Once upon a time I owned a Yaesu FRG7 communications receiver. It took a little getting used to for its tuning was on 1mhz steps across 500khz to 30mhz. Having decided which 1mhz segment of the band you wanted you could now tune accurately within it. At the time I accepted that this was how it was done on Communications receivers.
Modern rigs tune continuously from 500khz to 30mhz without these 1mhz incremental steps and the FRG7, one of a handful of designs using the Wadley loop is no longer seen.
Essentially it was the first time affordable communications receivers could tune with 5Khz stability across 500khz to 30Mhz. The downside being that it required triple conversion superhetrodyne and it denied the use of accurate crystal filter as it had to use bandpass techniques for the drift cancelling effects to work.
The MKRAS80 project uses what is described as a ‘huff and puff’ VFO stabaliser but this works only over a limited frequency range. The effect is the same, to huff when the frequency is too much, and to puff when it is too low. Either way its a way to counteract drift. The MKRAS80 is not a triple conversion receiver, just a direct conversion that is a much simpler receiver but does employ Crystal filtering for selectivity providing something around 2.7khz to 2.3khz bandwidth. That’s about half the receiver bandwidth of the FRG7 and is a considerable improvement.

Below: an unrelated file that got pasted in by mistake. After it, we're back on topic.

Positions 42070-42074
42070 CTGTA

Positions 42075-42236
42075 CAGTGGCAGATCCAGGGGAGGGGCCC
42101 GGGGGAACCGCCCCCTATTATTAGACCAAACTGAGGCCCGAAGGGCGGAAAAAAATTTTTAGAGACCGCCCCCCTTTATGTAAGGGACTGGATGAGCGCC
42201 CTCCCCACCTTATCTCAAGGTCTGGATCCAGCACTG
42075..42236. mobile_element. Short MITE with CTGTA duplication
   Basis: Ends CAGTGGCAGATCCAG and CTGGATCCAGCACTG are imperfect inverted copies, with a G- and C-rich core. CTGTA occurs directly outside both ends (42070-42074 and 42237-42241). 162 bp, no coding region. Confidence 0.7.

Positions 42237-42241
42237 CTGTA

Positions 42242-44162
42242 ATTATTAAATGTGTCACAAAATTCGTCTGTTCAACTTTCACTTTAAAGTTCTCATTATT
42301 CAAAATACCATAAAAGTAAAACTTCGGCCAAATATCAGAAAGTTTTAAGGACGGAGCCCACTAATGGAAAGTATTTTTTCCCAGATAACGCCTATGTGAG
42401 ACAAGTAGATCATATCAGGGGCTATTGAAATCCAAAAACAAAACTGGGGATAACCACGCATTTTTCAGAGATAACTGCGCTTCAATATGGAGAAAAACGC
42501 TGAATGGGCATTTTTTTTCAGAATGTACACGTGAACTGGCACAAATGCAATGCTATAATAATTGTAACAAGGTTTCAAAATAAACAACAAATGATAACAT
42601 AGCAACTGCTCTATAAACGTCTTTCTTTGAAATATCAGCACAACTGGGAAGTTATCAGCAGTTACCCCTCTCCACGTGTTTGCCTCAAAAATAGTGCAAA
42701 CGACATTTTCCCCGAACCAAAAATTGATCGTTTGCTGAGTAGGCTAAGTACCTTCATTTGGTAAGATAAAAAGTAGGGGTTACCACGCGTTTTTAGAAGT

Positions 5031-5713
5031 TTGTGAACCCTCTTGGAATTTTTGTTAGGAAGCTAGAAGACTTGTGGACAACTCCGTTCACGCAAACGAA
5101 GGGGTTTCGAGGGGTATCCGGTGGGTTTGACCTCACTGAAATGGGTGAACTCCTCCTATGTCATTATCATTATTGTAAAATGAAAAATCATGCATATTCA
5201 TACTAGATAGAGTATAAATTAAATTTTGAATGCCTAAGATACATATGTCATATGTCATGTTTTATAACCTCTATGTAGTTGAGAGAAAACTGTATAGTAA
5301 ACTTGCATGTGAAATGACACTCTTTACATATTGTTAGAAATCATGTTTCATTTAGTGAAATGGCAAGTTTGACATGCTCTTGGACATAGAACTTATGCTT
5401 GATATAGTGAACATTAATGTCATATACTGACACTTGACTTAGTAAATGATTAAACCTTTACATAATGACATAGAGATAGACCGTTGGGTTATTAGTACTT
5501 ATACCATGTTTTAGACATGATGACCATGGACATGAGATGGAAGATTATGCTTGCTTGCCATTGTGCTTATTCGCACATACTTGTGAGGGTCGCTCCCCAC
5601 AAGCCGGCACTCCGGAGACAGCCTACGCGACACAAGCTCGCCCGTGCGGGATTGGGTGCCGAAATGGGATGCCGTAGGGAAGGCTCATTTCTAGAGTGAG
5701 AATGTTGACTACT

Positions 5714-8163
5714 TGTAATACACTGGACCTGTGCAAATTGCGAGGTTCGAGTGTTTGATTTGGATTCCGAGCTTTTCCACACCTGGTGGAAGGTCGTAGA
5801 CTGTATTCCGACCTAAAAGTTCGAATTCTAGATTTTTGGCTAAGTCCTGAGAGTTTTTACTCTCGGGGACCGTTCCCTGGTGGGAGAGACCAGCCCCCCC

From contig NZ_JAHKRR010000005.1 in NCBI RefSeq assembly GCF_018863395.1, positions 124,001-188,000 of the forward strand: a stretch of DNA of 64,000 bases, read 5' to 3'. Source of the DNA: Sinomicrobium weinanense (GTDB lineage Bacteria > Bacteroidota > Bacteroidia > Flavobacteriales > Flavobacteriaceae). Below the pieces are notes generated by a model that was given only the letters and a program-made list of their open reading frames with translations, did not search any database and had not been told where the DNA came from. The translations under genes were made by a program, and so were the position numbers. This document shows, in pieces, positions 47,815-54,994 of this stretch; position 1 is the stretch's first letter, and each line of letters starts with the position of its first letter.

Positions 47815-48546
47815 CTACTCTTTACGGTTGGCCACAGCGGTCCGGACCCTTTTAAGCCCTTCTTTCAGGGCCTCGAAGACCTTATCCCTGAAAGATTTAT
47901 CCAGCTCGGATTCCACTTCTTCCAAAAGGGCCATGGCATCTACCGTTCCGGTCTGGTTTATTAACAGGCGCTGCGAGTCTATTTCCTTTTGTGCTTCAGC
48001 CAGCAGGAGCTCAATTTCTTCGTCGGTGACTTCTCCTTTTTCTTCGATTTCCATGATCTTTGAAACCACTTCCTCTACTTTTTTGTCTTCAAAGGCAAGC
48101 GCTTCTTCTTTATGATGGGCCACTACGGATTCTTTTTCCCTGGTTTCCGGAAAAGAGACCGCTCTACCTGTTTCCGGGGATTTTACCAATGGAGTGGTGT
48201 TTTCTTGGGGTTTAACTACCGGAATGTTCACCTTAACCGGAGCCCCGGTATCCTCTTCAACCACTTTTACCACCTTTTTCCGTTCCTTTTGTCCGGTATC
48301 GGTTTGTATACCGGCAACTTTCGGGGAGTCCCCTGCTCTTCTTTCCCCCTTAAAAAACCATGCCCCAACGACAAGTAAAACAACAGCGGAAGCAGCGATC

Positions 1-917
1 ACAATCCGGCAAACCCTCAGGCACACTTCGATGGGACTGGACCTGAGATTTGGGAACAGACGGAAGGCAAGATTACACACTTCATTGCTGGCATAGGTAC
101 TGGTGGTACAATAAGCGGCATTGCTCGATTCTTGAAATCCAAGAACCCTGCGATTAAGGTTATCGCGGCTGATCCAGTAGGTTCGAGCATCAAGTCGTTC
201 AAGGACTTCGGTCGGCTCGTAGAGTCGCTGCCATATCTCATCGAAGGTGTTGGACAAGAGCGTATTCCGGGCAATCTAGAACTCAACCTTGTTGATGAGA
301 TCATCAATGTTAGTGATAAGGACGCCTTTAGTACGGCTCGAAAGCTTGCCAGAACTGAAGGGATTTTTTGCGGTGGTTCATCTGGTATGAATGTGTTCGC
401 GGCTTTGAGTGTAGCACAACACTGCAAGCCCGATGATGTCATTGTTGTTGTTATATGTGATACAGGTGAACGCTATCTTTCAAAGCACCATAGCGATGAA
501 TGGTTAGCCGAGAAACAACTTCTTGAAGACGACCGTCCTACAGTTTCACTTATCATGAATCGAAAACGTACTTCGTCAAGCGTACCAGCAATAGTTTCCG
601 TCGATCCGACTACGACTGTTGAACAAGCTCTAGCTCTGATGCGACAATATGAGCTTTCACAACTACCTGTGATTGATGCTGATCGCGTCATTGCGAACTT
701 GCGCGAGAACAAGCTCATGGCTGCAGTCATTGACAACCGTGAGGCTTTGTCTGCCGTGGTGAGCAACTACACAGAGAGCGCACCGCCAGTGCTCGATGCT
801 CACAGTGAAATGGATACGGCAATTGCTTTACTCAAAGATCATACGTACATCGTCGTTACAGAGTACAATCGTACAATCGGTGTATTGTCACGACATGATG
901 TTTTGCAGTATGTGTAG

Crystal controlled oscillators are cheap and easy enough but they lack the tuning range of more than a couple of khz’s either side of their designed frequency.
Modern electronics and commercial fully synthisized frequency control does solve the VFO problem but at a price and an availability issue. Its taken around 50 years to arrive and only comes in a Surface Mount chips but no doubt it will be coming to a Ham Radio project soon.
The problem of wide frequency VFO and the drifting VFO remains for amateurs. Huff and Puff is just another effort to solve what is still the quest for the stable VFO.